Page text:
1.-You refer to the conversation between Catesby and Garnet, respecting the murder of the innocent with the guilty:-Surely justice required of You to mention, that no evidence which supports Your representation of it has been produced; and that Garnet uniformly declared, that the question, as it was put to him, and as he understood it, had no reference to Catholic concerns, and turned only on the general lawfulness of attacks in war, by which the innocent as well as the guilty were equally exposed to death.

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In page 259, You address me in these terms:"In your History of the English Catholics, You quote from Mr. Hume these words; "the conspirators, with all their attendants, never exceeded the number of eighty persons;" "yet You

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XVI. 5.

Father Garnet.

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"have so entirely forgotten your own former "quotation, as well as the latter perusal, which "elicited your very complimentary gratitude to "the Secretary of State, that you assert, sixteen "Catholics at the most were privy to the gun"powder plot."

I must express some surprize at Your professing to find any contradiction in these passages. Mr. Hume evidently speaks of all the conspirators and all their attendants, when they took the field in Warwickshire; I speak only of the sixteen included in the act of attainder. I must also mention, that of these, nine, at the most, were privy to the design to blow up the building by gunpowder.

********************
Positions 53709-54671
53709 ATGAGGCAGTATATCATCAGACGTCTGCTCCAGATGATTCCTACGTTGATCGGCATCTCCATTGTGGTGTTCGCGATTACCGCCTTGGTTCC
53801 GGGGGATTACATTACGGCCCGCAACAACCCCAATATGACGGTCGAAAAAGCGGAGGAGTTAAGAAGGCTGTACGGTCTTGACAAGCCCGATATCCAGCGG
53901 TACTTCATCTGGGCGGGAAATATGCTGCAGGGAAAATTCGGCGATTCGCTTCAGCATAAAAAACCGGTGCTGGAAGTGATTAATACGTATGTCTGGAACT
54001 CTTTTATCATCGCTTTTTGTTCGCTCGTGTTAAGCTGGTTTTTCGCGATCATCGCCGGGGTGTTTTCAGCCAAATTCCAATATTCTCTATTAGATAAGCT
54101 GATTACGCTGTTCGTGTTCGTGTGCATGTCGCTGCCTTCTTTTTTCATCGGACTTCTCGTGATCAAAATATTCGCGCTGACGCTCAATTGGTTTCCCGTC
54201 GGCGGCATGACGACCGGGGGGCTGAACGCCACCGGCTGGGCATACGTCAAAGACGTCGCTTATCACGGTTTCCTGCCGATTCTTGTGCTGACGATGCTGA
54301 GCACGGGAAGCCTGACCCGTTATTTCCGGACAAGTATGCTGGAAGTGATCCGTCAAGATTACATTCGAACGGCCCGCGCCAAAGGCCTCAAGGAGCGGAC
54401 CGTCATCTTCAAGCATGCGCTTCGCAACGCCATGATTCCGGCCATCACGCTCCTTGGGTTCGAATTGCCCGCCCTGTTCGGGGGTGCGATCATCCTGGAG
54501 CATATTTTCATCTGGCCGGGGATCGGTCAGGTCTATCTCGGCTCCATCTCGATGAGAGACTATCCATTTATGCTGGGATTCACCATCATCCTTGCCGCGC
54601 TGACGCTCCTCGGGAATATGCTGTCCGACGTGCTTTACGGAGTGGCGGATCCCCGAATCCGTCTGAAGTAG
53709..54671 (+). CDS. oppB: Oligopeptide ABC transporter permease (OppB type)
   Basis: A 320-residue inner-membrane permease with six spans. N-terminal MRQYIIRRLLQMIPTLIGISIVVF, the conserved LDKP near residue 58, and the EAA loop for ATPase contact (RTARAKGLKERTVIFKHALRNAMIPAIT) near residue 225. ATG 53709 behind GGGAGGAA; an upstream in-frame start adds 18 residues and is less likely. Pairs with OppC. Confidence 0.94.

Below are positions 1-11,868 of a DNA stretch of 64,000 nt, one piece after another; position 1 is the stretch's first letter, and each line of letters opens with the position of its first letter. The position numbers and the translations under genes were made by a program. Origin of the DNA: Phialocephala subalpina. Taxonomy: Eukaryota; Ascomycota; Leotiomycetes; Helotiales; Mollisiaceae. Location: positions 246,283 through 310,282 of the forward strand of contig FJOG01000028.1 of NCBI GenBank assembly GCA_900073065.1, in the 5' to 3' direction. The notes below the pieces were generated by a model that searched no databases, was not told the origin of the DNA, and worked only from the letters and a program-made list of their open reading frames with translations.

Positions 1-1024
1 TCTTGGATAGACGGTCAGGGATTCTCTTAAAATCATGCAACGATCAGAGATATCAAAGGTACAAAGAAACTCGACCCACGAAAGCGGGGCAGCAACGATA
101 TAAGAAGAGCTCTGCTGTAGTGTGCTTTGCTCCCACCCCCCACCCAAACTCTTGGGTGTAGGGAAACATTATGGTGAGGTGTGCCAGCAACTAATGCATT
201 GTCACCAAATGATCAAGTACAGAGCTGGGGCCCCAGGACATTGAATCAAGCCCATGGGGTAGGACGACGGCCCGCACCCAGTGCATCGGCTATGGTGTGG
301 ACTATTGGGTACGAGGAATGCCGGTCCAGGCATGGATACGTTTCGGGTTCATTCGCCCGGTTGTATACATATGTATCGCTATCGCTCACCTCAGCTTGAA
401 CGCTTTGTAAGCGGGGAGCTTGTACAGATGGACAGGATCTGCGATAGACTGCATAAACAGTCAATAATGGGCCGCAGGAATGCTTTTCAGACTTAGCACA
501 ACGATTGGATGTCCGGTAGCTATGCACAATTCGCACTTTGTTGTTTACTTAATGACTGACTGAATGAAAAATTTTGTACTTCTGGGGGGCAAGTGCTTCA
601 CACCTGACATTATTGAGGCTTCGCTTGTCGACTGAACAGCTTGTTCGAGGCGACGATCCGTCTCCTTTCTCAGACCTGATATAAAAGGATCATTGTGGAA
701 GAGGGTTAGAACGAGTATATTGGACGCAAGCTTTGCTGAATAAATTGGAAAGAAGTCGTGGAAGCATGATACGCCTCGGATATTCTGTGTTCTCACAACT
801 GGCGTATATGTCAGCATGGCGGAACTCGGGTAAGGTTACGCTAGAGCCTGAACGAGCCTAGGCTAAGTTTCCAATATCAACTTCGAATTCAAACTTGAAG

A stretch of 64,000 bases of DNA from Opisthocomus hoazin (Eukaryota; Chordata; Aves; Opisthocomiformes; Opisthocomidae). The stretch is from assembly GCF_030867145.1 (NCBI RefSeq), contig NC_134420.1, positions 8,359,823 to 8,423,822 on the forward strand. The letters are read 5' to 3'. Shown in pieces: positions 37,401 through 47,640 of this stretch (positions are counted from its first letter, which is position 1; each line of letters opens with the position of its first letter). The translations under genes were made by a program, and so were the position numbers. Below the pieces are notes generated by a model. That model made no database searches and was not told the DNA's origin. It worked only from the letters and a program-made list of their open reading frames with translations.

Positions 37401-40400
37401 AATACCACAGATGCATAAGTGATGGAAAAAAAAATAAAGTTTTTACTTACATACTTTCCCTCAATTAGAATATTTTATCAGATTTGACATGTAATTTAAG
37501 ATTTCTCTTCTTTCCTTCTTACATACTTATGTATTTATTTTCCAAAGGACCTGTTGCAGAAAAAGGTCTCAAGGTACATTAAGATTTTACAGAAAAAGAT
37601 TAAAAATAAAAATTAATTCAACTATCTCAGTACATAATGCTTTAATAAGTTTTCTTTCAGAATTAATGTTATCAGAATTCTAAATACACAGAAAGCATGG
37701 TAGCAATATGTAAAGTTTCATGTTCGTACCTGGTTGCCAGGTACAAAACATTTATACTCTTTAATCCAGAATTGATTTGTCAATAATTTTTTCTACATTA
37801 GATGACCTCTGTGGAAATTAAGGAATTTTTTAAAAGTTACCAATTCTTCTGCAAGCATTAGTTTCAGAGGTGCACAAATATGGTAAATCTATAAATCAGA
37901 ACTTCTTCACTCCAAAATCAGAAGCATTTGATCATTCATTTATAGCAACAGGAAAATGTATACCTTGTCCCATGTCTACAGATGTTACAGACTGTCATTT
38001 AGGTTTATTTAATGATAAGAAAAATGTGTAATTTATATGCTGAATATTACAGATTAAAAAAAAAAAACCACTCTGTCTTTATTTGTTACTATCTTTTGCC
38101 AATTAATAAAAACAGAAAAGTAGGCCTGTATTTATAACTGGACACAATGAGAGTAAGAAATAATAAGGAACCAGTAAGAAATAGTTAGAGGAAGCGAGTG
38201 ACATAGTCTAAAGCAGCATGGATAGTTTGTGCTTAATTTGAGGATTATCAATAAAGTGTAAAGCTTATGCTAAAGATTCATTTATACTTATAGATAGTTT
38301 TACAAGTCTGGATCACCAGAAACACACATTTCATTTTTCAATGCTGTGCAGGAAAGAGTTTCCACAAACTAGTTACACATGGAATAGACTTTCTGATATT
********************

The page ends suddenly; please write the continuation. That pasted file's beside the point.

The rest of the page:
3. You tell me, (page 260), that, "I conclude "the plot to be improbable, because the Romanists, " as well as the Protestant peers, would have been "its victims."

I have never said or intimated that the plot is improbable."

That it really existed, cannot be denied: I believe no Roman Catholic has denied its existence, or that some Roman Catholics were actively engaged in it.

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5.-You quote, (page 277), an expression from the Historical Memoirs, in which I say, "that "Garnet might be found guilty in a court of law, "while a court of honour would think gently of "the case," as if it referred to the whole of Garnet's case, and particularly to his equivoca

tions.

If this expression stood single, it would be very reprehensible; it might be thought an approbation of all Garnet's conduct, and particularly of his equivocations. But, in justice to me, You should have noticed, that my expression applied only to Garnet's concealment, not of the powder plot, but of the anterior turbulent designs of some Catholics-highly blameable, it is very true, but wholly unconnected with the powder part of the conspiracy. I acknowledge, in the passage from which You have extracted the passage in question, that Garnet's concealment of these was misprision of treason; and this, I observe, Garnet himself appears to have admitted. I then proceed to suggest some reasons, which,—still confining the concealment in the manner I have mentioned, appear to me to extenuate it, and to render Garnet an object of compassion. As the charge which You have brought against me is so serious, I shall transcribe the whole passage which contains it: You must see, when You peruse it, that it has no reference to his knowledge of the powder plot, or to his equivocations; and that it merely attempts to show, that, in the unhappy situation in which he was placed, with the indistinct knowledge which he had of the circumstances of the case, and with the hopes which he might reasonably entertain that the whole would come to nothing, it might not be dishonourable for him to pause before he made the communication. passage is thus expressed :